SEOUL – In a sign of the ongoing expansion of South Korea’s portfolio of new economy companies, a digital bank took flight in its IPO on Friday morning.
Shares of KakaoBank were off to a flying start on the Kospi – Korea Exchange’s main board – immediately opening at 53,700 won (US$46.96), up more than 37% from its IPO price of 39,000 won.
The price continued to surge, hitting 68,000 won before dropping to 63,900 won at the time of writing.
Even so, the overall market cap at the 63,900 won level per share grants KakaoBank a market capitalization of 29.8 trillion won ($26 billion), making it the most valuable financial company in South Korea.
Before KakaoBank’s debut, the South Korean financial landscape was demarcated by the top three banks, KB, Shinhan and Hana, with respective market caps of 21 trillion won, 19 trillion won and 13 won trillion. Before its IPO, KakaoBank was the country’s eighth-largest retail banking player.
KakaoBank is one of the finance arms of Kakao Corp, a platform company that grew out of KakaoTalk, a much-loved free messaging app that is virtually ubiquitous in South Korean smartphones.
KakaoBank launched in 2016 as an online-only lender. Last year, it registered 804.2 billion won in operating income and 113.6 billion won in net profit and has won kudos for its 24-7 services and convenient interfaces. According to local media, KakaoBank boasts 16 million users in a population of 51 million.
Moody’s Investors Service rates KakaoBank at Aa2, the same level as the country’s sovereign credit rating.
The likely expansion of KakaoBank into household, merchant and mortgage loans that will be enabled by the injection of capital from the IPO will put further pressure on the established banks, already involved in cut-throat competition, local financial media say.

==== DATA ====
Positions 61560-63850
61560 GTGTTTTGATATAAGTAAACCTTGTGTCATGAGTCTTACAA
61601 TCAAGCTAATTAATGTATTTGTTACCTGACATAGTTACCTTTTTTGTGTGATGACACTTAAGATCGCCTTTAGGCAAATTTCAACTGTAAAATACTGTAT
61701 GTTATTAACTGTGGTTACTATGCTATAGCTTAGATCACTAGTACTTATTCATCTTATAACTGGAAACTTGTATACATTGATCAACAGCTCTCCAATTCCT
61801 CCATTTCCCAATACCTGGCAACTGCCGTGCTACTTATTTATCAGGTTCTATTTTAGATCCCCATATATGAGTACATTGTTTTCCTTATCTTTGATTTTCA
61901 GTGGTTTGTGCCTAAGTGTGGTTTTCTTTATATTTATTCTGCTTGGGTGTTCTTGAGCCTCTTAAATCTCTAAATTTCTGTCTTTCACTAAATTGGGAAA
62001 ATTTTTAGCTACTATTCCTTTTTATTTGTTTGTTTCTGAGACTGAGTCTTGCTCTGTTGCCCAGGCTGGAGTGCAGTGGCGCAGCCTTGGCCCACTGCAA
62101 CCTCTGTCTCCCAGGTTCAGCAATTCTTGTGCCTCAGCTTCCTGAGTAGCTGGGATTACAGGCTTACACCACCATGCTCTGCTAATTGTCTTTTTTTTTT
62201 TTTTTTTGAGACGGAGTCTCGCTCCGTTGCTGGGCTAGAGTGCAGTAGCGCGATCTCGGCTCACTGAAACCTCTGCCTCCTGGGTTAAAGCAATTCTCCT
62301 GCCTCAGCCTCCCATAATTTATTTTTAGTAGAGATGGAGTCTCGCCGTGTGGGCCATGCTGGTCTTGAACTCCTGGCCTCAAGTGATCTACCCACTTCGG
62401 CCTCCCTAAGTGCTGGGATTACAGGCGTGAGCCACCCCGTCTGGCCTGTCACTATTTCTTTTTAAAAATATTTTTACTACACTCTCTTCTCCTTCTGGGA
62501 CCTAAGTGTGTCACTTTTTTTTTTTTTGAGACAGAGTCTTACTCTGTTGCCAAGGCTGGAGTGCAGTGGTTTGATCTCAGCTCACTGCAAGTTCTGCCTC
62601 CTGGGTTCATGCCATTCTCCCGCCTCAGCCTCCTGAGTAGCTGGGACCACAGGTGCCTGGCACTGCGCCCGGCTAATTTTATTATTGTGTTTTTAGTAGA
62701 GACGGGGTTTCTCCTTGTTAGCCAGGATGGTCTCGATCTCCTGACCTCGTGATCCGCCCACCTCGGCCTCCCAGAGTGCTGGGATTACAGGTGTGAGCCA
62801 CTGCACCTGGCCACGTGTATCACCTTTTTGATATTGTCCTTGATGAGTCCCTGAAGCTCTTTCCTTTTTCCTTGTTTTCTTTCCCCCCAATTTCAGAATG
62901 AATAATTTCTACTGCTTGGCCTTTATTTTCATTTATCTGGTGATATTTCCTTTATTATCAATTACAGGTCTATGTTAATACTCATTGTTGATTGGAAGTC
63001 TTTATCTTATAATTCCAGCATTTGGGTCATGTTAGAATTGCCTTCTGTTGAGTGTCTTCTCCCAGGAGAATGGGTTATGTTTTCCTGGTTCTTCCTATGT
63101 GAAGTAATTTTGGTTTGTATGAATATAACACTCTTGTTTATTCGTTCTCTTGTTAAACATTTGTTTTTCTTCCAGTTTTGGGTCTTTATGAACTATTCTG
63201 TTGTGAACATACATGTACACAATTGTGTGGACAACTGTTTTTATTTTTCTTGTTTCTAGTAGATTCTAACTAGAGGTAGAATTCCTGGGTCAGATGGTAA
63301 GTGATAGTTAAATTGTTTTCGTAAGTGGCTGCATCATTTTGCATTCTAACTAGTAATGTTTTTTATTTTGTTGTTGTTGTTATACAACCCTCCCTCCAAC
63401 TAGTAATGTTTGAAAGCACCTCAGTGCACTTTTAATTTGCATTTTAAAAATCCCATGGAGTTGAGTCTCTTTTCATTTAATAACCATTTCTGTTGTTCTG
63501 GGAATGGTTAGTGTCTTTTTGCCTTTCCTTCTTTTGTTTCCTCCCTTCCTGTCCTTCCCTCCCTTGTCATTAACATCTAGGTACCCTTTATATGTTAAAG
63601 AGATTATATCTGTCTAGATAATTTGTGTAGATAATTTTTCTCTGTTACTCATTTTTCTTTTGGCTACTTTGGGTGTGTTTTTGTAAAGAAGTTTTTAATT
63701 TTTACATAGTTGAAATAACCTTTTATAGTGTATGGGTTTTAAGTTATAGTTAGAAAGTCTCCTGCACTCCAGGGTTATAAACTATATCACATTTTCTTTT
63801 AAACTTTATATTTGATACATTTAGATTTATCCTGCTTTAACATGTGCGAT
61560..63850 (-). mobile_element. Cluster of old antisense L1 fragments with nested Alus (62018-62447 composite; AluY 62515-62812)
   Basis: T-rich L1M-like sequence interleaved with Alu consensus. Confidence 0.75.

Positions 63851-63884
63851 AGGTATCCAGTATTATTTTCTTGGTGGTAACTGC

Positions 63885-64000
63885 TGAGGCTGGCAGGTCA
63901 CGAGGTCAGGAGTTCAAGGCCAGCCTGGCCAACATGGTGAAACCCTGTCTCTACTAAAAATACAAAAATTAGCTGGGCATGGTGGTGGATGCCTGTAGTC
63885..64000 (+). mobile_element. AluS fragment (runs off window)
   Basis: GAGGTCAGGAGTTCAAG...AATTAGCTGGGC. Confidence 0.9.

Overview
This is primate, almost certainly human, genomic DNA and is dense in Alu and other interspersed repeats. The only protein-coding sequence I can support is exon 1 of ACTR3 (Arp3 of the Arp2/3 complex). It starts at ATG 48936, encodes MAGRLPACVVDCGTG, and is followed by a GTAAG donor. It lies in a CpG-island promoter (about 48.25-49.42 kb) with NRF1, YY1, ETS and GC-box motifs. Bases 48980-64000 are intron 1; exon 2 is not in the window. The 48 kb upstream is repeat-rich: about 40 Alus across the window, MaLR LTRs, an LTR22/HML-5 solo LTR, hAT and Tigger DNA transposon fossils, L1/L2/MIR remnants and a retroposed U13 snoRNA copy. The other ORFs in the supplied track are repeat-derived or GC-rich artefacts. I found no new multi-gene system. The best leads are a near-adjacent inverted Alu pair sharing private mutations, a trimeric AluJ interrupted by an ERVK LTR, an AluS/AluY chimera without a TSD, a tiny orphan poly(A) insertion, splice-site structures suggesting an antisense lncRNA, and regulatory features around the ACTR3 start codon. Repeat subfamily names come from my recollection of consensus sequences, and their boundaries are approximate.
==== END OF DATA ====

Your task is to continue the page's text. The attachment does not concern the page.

Those banks’ wide networks of physical branches are an economic drag that KakaoBank, a digital-only platform, has effortlessly leapfrogged. Their online banking services are also widely criticized for being overly complex.
KakaoBank’s debut reflects the ongoing trend of a healthy expansion of South Korea’s industrial portfolio.
The country is home to high-tech manufacturers like Samsung Electronics, LG Electronics and SK hynix, alongside traditional metal bashers like autos giant Hyundai Motor and world-leading shipbuilder Hyundai Heavy.
It also boasts established players in the online sector, such as search engines Naver and Daum, gaming companies like Nexon and NC Soft, and platform company Kakao.
KakaoBank reflects this lean toward new economy players – particularly given the way online firms have been boosted by the pandemic.
“KakaoBank has been helped by Covid, as everything online has boomed, but it looks as if it is going to stick,” Tony Michell, an economist who teaches at Korea Development Institute, told Asia Times. “There are new spaces for every kind of software startup, and there is a new generation of very good Korean software engineers – many coming out of Kakao.”
Friday morning’s offering – coming, as it does, amid a crackdown on metropolitan property speculation, which has closed off one of the traditional destinations for South Korean capital – shows a strong appetite for IPOs.
“There is a lot of money in Korea looking to go somewhere rather than real estate area or low-yield bank accounts,” said Michell. “IPOs are hot now.”
Moreover, a startup ecosystem has also come of age, pivoting the country’s financial system away from its traditional focus on conglomerates and resulting in South Korea birthing one of the world’s top 10 flocks of unicorns.
This – combined with a broader dearth of investment destinations worldwide, sending global capital in search of opportunities – makes now a fecund time for a South Korean to establish a venture.
Venture investment in South Korea in H1 2021 hit 3 trillion won, 85% higher than the same period last year, according to a press release sent to foreign reporters by the Ministry of SMEs and Startups. Winning sectors included ICT services, commerce, bio and medical, the release said.